Band Director Scrambles to Help Students Cope With COVID-19 Hardship

Louise Smith, 42

Title: Band Director, Gautier Middle School

Location: Gautier, Mississippi

The Pascagoula-Gautier School District in Mississippi shut down in-person classes in March 2020 to prevent the spread of COVID-19 and make a transition to virtual schooling for an unknown period of time.

As told to Lisa Esposito as part of U.S. News & World Report’s “One Pandemic Question” series. Responses have been edited for length and clarity.

Q: How did COVID-19 turn schools upside down for your students?

It was around the beginning of the pandemic. The kids in band were pumped about their spring concert and evaluation coming up in a couple weeks. It’s a big deal where they prepare and practice for months to give the best possible performance.

I stood at the podium and said, ‘Y’all, I keep hearing that school may be closed for a week or two. I hope this doesn’t happen — we’ve got work to do. Make sure if we have time off that you still learn your music.’ Of course, those weeks of shutdown turned into months.

Kids lost school suddenly. They didn’t have the option to say bye to their teachers. Early on, I arranged a Google meet with all the kids in the band program. “This staying home stuff is not fun,” they told me, and I heard somebody say, “This sucks, Mrs. Smith.”

[READ: Ensuring Kids With Behavioral Issues Aren’t Left Behind In the Pandemic.]

They kept asking, “Are we still going to be able to go to the spring evaluation?” I had to tell them, “It’s not looking like it.” They were all so disappointed when the concert was canceled.

Gautier is right on the Mississippi Coast. We were a direct hit for Hurricane Katrina. In 2005, kids were going home to FEMA trailers and basically homelessness. Now, 15 years later, we’re again trying to give students stability at school while they’re going through hardship. Only this time, it’s happening in what I call the ‘COVID classroom’ outside the school building.

[Read: COVID-19: ‘Seared Into My Brain.’]

When school shut down, we were all trying to figure out what to do when we’re not in the building to take care of these kids. One of my first concerns was that some kids wouldn’t be fed. But our district came together and figured out a way for parents to pick up meals. For kids who didn’t have any way to pick up breakfasts and lunches, our bus drivers actually dropped off meals where they lived.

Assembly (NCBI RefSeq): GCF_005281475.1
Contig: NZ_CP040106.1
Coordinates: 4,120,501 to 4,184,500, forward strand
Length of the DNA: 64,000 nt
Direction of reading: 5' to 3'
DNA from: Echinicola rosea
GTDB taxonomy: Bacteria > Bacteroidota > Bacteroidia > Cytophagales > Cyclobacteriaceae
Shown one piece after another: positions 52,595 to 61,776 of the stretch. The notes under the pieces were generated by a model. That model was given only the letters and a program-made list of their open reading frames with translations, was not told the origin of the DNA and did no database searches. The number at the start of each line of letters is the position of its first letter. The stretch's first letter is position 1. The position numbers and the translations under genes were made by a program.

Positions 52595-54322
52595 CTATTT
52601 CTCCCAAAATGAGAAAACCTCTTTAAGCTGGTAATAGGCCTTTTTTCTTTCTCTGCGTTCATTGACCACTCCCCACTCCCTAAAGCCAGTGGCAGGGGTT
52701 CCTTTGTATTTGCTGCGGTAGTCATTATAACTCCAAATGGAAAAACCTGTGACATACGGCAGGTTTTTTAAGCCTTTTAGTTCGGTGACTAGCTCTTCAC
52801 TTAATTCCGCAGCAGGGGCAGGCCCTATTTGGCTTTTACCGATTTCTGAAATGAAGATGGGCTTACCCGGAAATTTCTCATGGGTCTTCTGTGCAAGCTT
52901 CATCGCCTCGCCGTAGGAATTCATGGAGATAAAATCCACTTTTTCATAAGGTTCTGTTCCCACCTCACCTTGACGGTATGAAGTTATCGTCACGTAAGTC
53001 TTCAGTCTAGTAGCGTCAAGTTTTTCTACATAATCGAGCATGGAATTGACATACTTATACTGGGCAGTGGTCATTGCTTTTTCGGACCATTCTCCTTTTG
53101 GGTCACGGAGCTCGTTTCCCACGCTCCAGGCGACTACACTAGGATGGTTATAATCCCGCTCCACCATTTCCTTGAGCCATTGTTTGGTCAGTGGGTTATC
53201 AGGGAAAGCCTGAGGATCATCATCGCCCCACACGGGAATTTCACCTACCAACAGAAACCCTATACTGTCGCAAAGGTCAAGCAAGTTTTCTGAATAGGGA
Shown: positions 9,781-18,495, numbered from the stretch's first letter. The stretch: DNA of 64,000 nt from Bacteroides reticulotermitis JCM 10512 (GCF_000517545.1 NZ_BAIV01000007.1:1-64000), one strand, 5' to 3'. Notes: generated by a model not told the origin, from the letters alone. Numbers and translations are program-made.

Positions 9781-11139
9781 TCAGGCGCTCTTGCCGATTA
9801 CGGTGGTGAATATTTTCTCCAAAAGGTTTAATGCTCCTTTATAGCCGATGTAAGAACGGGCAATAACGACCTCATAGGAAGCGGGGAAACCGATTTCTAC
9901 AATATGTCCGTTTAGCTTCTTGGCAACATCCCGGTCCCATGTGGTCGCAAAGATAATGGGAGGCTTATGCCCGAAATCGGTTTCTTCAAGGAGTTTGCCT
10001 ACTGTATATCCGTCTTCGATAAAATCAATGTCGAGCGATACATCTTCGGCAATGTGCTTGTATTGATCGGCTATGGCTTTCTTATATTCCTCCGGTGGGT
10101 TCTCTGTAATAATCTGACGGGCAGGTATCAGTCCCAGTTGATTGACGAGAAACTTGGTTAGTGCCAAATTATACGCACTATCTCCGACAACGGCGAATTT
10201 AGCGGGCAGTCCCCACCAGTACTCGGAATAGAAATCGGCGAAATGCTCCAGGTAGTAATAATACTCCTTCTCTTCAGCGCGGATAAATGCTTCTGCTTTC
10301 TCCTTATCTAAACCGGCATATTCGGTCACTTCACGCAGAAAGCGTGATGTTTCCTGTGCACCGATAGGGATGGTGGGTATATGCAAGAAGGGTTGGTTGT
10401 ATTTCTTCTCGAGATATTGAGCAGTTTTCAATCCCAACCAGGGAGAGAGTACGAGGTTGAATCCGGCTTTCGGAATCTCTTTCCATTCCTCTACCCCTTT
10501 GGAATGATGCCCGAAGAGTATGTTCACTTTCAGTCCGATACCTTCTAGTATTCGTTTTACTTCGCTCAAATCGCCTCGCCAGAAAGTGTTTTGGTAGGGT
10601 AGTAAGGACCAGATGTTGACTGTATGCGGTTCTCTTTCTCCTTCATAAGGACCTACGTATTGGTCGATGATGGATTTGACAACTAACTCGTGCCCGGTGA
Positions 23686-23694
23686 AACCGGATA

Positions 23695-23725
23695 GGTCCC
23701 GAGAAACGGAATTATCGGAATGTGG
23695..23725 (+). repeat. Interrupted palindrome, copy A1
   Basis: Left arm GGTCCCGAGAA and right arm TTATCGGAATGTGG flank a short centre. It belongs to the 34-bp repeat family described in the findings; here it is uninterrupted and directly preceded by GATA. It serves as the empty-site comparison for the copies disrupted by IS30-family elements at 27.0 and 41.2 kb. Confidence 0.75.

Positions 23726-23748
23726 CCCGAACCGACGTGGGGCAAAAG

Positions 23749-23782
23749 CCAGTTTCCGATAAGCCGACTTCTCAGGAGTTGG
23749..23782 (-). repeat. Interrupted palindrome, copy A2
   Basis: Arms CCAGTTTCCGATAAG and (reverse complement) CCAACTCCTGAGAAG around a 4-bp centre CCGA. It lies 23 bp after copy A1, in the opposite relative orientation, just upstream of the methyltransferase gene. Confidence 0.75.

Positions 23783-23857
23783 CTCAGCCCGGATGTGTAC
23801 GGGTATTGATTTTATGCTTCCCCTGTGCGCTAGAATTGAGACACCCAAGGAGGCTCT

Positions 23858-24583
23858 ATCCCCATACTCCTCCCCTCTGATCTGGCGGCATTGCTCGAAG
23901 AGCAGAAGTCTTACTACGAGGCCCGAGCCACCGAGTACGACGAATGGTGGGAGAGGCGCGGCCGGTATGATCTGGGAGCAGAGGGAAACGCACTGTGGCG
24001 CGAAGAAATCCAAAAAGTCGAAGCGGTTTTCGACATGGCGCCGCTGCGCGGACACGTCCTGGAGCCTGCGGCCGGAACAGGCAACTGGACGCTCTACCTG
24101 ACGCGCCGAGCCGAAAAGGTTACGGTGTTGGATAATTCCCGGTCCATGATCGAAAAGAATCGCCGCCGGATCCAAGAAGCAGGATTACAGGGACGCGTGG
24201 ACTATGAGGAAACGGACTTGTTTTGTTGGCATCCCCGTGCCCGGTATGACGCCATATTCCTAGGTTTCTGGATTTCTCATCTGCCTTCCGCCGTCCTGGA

During virtual school, my biggest daily worries were: Are my kids getting what they need? Am I doing enough? How am I going to do teach band remotely? It was an overwhelming feeling of: I don’t know enough technology right at this moment to do everything that I want to do with my kids. So I got involved in professional development and learned to use the technology and created a dynamic classroom online.

We also started a Google meet for our band program. We tried to make that 30 or 40 minutes a fun time where we played games, and did scavenger hunts around the house — just something to lighten the load on kids.

School buildings reopened to children in August 2020.

With band, it was the best feeling to have the kids back and playing together. We wear masks when we practice, even kids who play instruments like clarinet or flute. While there has been a little bit of grumbling about masks, they have adopted it.

When the Christmas concert rolled around this year, there were about 130 students participating. They were really excited to be playing in front of an audience again — to do something normal. They were smiling a lot — they were joyful. You could also tell they were really nervous just because they hadn’t played onstage in a while. There was a lot of fidgeting and pent-up energy they wanted to release.

To keep everyone safe, we did two concerts within one big concert. Between the intermediate and eighth-grade programs, we had 30 minutes to sanitize everything and then let kids and parents in the audience back in.

Two tunes that kids absolutely love to play stand out: a mashup called “Secret Agent Sugarplum” and “African Bell Carol,” the final tune.

When the concert was finished, the kids stood up for the round of applause. Even for a smaller audience, there was a lot of clapping. When I took my bow, I was looking out at the audience — the parents were just blown away. It was a great moment.

Kids are the most resilient humans on the face of the Earth. I’m so proud of my kids and what they’ve managed to achieve this year.

More from U.S. News

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Band Director Scrambles to Help Students Cope With COVID-19 Hardship originally appeared on usnews.com

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